It is basically a conversation with an industry professional where you ask questions about the nature of their work. It serves as a chance for you to find out deeper information about a potential position you're interested in, and how to navigate through the first part of your career. An informational interview could be with a friend who's recently graduated Uni, or it could be with a connection you have on LinkedIn. Here's three tips we've gathered about how to make it a success.
1 - Listen Up & Take Notes
If you're doing all the talking, it's not an informational interview. The information should be coming from the other person. They aren't meeting with you to hear about your problems. his is a good chance for you to practice small talk that you'll need for networking.
Write a few things down so you can follow up on what the person said later. You should come away with a few action steps to help further your career goals.
2 - Meet Them Close to Their Work
As the person seeking advice, the burden is on you to make this meeting convenient for your interviewee. Offer to meet them close to their work so they can pop down during work hours (maybe they'll even take you up to their office space).
3 - Pick Up the Tab
This person is giving you their time and sharing their experience with you. Show your gratitude for them by paying for their meal (or coffee).
Hint: Make the first move to pay before they insist on paying!!!
4 - Use LinkedIn More than Facebook
Facebook is the social media platform of our time. Everyone you've ever met is on it, and the memes are addicting. It’s easy to waste away a few hours scrolling on the timeline. But there’s a better social site to spend your time on. LinkedIn started as a professional connection network, but has emerged into much more than that. It’s a good blend of industry news, insights from thought leaders, and a way to keep up with your peers career moves. Plus it’s one of the first places recruiters and HR managers will check when you apply for a job, so you want to make sure your profile is setup properly, and you’re actively engaged in the topics that are relevant to your career goals.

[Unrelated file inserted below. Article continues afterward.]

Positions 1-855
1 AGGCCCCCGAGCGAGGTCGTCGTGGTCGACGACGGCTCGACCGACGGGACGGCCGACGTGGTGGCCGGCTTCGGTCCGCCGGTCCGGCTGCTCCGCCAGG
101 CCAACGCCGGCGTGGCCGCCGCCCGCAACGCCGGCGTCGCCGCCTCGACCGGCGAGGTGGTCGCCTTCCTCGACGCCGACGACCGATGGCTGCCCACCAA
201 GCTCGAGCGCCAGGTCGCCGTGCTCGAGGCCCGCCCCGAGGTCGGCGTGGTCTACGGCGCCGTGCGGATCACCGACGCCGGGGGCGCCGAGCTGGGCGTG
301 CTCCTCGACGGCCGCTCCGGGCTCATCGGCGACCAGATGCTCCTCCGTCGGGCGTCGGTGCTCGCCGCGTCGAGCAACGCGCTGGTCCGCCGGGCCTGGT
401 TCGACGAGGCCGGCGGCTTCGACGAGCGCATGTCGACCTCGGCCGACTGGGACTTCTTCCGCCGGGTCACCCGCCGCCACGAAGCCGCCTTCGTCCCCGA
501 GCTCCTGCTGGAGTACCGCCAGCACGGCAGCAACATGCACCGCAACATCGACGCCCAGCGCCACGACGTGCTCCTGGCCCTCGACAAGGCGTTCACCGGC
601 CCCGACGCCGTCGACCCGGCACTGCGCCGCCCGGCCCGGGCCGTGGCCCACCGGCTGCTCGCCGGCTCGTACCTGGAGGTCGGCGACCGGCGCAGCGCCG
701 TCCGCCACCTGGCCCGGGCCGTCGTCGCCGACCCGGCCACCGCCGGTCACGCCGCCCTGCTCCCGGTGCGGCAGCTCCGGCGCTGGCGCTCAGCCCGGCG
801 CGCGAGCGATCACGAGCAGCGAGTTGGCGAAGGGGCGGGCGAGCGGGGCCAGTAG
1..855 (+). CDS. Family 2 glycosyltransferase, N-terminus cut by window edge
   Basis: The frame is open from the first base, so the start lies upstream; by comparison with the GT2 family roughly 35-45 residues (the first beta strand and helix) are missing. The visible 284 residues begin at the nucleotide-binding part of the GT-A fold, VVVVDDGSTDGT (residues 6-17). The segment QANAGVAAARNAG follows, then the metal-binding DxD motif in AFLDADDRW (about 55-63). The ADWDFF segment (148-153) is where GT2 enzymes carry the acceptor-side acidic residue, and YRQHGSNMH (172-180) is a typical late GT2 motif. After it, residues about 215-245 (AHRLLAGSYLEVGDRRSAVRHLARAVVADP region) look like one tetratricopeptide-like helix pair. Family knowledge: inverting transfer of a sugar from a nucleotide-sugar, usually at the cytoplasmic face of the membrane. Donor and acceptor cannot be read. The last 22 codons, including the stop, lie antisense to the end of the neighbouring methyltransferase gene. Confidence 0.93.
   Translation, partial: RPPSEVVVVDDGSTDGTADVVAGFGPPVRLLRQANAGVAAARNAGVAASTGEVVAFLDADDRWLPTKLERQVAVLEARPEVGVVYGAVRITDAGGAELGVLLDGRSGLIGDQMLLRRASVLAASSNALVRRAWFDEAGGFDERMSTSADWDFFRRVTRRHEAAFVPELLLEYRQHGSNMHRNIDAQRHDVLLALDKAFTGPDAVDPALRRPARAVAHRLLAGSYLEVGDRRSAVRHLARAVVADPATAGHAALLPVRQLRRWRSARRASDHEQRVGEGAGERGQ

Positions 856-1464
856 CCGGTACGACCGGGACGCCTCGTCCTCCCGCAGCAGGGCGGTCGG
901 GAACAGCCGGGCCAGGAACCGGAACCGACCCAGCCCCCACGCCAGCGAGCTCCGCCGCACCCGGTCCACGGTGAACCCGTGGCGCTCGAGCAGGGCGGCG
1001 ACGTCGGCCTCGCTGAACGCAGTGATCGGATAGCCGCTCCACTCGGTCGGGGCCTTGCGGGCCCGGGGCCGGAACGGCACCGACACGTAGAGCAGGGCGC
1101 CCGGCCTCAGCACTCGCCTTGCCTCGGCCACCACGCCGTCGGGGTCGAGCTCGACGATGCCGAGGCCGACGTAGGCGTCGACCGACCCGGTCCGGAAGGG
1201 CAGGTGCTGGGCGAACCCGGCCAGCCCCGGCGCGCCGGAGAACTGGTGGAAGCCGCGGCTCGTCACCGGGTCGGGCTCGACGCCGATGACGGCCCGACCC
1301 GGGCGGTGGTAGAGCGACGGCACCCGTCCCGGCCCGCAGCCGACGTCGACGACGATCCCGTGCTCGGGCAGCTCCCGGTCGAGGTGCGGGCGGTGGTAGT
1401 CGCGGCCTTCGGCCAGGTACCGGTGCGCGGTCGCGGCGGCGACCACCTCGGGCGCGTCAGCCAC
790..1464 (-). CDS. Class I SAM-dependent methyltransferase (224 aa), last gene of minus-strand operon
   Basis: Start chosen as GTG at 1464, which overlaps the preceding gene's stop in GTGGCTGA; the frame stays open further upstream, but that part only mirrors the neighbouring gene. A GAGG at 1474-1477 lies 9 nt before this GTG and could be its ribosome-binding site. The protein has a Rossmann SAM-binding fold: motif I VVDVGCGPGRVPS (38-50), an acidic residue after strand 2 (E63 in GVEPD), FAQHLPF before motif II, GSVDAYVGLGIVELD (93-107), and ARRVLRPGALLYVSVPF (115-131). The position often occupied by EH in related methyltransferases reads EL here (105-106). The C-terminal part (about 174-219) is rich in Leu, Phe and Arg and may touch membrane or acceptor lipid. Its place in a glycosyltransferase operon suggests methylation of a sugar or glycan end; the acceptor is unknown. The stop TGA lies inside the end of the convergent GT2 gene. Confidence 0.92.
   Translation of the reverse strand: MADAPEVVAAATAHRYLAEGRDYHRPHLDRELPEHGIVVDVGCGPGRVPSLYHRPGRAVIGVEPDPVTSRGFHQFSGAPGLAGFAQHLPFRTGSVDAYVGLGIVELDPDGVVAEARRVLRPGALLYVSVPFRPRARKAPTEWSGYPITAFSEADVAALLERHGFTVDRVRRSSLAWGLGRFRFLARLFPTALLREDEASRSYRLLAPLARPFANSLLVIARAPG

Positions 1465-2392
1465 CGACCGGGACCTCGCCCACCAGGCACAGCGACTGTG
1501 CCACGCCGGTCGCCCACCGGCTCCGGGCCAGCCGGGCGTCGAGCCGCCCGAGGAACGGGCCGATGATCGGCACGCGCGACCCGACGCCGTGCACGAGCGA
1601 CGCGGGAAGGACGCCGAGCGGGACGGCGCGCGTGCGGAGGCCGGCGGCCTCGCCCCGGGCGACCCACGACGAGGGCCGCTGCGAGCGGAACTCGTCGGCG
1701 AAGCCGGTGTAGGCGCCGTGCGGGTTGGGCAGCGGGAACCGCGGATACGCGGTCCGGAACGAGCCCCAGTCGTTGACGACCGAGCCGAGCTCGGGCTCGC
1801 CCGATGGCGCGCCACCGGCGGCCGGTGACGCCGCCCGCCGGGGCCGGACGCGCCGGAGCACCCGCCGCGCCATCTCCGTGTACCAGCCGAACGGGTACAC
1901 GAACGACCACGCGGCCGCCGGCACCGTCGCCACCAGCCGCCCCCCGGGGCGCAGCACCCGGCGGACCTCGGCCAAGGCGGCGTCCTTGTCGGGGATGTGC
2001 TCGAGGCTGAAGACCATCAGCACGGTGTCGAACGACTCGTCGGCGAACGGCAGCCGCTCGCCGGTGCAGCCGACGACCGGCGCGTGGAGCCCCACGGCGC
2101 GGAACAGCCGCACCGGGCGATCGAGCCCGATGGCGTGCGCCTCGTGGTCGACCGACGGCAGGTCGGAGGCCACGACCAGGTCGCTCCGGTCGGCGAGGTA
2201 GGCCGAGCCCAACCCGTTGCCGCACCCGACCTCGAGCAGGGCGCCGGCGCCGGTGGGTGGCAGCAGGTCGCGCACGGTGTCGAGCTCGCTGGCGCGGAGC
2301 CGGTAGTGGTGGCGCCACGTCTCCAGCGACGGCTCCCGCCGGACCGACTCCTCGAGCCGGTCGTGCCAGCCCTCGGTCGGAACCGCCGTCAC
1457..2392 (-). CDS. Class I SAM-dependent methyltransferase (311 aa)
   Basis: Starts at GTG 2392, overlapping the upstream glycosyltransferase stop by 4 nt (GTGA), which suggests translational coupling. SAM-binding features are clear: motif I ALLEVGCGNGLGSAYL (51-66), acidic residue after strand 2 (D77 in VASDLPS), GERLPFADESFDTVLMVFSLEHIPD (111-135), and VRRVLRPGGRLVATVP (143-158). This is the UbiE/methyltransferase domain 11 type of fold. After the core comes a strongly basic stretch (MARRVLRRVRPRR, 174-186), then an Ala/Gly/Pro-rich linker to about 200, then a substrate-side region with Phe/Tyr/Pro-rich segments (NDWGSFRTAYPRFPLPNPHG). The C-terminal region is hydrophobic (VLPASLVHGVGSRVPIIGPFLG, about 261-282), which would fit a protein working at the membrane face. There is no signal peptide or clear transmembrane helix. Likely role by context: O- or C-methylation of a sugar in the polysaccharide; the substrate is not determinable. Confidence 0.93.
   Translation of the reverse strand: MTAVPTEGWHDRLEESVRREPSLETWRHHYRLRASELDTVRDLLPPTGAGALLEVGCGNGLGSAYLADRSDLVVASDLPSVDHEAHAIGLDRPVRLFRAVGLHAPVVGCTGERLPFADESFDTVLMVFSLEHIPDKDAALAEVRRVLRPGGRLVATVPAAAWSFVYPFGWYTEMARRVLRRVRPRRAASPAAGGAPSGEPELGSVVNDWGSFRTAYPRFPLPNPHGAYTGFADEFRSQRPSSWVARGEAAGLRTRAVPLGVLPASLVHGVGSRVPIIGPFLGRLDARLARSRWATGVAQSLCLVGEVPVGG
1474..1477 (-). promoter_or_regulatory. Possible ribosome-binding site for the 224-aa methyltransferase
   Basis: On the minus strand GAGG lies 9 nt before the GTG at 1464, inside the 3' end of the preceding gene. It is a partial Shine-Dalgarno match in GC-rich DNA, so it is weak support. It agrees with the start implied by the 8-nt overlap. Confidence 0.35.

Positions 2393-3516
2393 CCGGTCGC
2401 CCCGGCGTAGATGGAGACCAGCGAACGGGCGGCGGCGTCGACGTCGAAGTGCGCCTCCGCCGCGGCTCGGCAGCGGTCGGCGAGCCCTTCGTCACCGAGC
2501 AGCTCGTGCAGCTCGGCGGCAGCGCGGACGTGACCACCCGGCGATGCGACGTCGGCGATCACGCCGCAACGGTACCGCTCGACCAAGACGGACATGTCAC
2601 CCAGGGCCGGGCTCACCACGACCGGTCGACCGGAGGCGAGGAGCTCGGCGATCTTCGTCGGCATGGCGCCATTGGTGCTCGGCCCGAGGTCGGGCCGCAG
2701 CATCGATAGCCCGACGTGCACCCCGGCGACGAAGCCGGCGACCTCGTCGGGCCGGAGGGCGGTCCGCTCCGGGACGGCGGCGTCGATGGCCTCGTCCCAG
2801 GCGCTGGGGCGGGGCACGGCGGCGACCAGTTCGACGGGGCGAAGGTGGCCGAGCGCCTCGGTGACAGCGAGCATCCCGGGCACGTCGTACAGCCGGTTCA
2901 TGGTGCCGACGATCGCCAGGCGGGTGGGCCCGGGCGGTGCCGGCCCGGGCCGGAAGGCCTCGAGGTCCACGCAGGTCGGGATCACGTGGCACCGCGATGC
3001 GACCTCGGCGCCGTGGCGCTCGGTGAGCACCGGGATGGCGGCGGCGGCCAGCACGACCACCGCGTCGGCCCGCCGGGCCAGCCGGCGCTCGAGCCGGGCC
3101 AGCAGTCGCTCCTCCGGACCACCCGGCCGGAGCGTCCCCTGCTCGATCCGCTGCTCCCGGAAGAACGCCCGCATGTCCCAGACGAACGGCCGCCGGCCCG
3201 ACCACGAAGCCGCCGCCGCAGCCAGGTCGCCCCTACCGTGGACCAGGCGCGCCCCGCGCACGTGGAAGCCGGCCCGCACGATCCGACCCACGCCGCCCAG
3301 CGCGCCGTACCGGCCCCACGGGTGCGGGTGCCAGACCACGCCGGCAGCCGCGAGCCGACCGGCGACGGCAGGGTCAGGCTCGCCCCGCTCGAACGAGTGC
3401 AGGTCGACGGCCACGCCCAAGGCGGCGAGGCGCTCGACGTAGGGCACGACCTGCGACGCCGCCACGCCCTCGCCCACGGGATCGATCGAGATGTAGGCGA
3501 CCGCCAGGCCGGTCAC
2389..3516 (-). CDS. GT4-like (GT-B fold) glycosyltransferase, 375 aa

Here's a few tips we have to make the most of LinkedIn
1 - Follow Companies of All Sizes
It is easy to follow the big firms. The Big 4, Big Tech & Big Banks are all fine to follow and they'll give you plenty of relevant, curated corporate content. But it's important to follow small & local as well. SMEs in Melbourne are posting on LinkedIn all the time, with case studies, reports & trends. They also recruit directly through LinkedIn as well. It's a great way to get to know your (potential) future employer.
2 - Be in Conversation
In Uni we learn how to analyse in a clear, succinct manner. Put these skills to use on LinkedIn by reposting content you see, and adding your analysis! Recruiters who look at your profile want to see you engaged with relevant topics, with unique thoughts. It's a peek into your thought process.
3 - Update Regularly
We're in a time in our lives where there's lots happening. You join a Uni Club, had a summer internship, have just completed an ongoing research project. Add these experiences right away to your profile while they're fresh, so you can provide the most accurate representation of yourself. Trust us, it's a lot easier than thinking back 18 months to remember the details of a job!
4 - Connect with Your Peers
During your Uni career, you're going to meet a lot of people. Some who are in their last semester when you're in your first. Chances are they have a job now & may be able to give you some insight into it. Connect with these peers & reach out to them to keep that connection alive, you never know when it will come in handy.
Have any tips of your own? Feel free to comment down below or reach out to us!